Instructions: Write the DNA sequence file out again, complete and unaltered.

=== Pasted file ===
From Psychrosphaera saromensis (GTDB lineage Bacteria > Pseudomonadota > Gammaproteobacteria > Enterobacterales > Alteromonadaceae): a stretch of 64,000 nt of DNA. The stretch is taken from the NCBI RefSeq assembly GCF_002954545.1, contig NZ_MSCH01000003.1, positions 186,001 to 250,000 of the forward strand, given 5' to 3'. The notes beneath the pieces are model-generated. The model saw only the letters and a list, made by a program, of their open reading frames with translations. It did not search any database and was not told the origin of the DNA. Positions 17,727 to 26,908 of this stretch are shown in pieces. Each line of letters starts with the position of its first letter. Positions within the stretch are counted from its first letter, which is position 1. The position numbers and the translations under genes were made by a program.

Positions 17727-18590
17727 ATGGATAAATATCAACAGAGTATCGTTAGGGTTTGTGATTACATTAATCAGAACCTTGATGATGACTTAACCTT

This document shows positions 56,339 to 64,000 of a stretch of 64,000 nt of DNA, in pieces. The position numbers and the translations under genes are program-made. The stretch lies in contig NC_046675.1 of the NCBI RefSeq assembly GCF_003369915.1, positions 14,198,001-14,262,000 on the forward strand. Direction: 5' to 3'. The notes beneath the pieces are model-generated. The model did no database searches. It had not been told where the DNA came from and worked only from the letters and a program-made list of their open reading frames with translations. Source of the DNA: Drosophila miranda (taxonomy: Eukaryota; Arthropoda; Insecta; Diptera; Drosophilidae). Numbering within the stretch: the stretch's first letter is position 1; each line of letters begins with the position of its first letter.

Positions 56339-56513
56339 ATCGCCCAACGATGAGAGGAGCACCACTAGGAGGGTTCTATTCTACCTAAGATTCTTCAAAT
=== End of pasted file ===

From Psychrosphaera saromensis (GTDB lineage Bacteria > Pseudomonadota > Gammaproteobacteria > Enterobacterales > Alteromonadaceae): a stretch of 64,000 nt of DNA. The stretch is taken from the NCBI RefSeq assembly GCF_002954545.1, contig NZ_MSCH01000003.1, positions 186,001 to 250,000 of the forward strand, given 5' to 3'. The notes beneath the pieces are model-generated. The model saw only the letters and a list, made by a program, of their open reading frames with translations. It did not search any database and was not told the origin of the DNA. Positions 17,727 to 26,908 of this stretch are shown in pieces. Each line of letters starts with the position of its first letter. Positions within the stretch are counted from its first letter, which is position 1. The position numbers and the translations under genes were made by a program.

Positions 17727-18590
17727 ATGGATAAATATCAACAGAGTATCGTTAGGGTTTGTGATTACATTAATCAGAACCTTGATGATGACTTAACCTT

This document shows positions 56,339 to 64,000 of a stretch of 64,000 nt of DNA, in pieces. The position numbers and the translations under genes are program-made. The stretch lies in contig NC_046675.1 of the NCBI RefSeq assembly GCF_003369915.1, positions 14,198,001-14,262,000 on the forward strand. Direction: 5' to 3'. The notes beneath the pieces are model-generated. The model did no database searches. It had not been told where the DNA came from and worked only from the letters and a program-made list of their open reading frames with translations. Source of the DNA: Drosophila miranda (taxonomy: Eukaryota; Arthropoda; Insecta; Diptera; Drosophilidae). Numbering within the stretch: the stretch's first letter is position 1; each line of letters begins with the position of its first letter.

Positions 56339-56513
56339 ATCGCCCAACGATGAGAGGAGCACCACTAGGAGGGTTCTATTCTACCTAAGATTCTTCAAAT